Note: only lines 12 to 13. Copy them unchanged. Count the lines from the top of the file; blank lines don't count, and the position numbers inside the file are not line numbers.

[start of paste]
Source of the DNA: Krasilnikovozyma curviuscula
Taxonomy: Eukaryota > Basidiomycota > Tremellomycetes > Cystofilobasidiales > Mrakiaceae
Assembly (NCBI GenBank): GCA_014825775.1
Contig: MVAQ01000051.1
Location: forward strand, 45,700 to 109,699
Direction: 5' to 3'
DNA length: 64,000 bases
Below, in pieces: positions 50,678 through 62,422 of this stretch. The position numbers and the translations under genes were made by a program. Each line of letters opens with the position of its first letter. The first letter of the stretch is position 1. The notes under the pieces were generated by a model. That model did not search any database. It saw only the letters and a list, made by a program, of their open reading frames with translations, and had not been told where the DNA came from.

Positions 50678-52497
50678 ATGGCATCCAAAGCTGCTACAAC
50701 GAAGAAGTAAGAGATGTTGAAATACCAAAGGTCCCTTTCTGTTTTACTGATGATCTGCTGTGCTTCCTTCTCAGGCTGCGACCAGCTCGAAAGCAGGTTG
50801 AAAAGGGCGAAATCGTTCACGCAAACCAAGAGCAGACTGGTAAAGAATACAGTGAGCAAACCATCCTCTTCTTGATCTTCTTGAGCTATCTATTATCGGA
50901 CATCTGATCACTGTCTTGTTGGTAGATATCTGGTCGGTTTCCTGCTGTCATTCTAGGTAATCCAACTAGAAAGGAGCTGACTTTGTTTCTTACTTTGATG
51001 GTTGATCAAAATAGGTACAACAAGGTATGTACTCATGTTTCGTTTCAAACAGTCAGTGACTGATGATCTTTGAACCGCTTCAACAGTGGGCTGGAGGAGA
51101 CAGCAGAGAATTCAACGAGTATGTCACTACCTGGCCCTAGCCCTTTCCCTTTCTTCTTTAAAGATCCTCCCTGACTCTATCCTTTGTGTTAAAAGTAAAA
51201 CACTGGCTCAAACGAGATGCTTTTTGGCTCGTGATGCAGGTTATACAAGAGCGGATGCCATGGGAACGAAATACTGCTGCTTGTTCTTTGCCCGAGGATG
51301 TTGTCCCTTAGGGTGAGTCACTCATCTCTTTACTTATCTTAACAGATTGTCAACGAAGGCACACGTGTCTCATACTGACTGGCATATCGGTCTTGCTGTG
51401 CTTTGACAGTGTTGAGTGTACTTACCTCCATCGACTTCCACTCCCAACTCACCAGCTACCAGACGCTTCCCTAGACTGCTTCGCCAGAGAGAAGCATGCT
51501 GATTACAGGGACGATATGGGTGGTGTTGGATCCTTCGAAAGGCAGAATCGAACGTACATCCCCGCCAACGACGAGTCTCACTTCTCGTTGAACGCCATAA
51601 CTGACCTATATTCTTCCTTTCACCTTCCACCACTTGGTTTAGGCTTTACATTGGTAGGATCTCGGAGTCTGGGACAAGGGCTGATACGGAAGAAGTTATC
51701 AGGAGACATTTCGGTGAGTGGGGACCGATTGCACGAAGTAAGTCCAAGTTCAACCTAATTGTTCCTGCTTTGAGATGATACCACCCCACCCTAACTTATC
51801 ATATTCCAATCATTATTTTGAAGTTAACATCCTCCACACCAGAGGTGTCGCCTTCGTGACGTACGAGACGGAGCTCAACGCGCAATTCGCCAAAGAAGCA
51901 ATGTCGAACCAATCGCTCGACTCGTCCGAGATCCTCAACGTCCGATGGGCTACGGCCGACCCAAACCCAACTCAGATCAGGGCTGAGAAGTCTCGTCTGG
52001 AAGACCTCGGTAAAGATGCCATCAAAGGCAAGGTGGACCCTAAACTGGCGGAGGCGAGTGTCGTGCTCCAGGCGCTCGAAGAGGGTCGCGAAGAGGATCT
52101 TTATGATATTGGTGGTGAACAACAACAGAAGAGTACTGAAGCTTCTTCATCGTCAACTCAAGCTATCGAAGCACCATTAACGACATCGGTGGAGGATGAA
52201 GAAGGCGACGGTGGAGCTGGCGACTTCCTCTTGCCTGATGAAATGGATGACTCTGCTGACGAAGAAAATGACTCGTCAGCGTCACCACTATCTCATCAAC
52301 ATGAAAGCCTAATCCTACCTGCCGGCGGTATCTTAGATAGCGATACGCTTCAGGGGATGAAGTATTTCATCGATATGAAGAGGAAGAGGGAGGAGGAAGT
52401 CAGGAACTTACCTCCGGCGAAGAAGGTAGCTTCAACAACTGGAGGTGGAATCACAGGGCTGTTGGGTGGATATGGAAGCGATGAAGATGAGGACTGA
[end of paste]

50801 AAAAGGGCGAAATCGTTCACGCAAACCAAGAGCAGACTGGTAAAGAATACAGTGAGCAAACCATCCTCTTCTTGATCTTCTTGAGCTATCTATTATCGGA
50901 CATCTGATCACTGTCTTGTTGGTAGATATCTGGTCGGTTTCCTGCTGTCATTCTAGGTAATCCAACTAGAAAGGAGCTGACTTTGTTTCTTACTTTGATG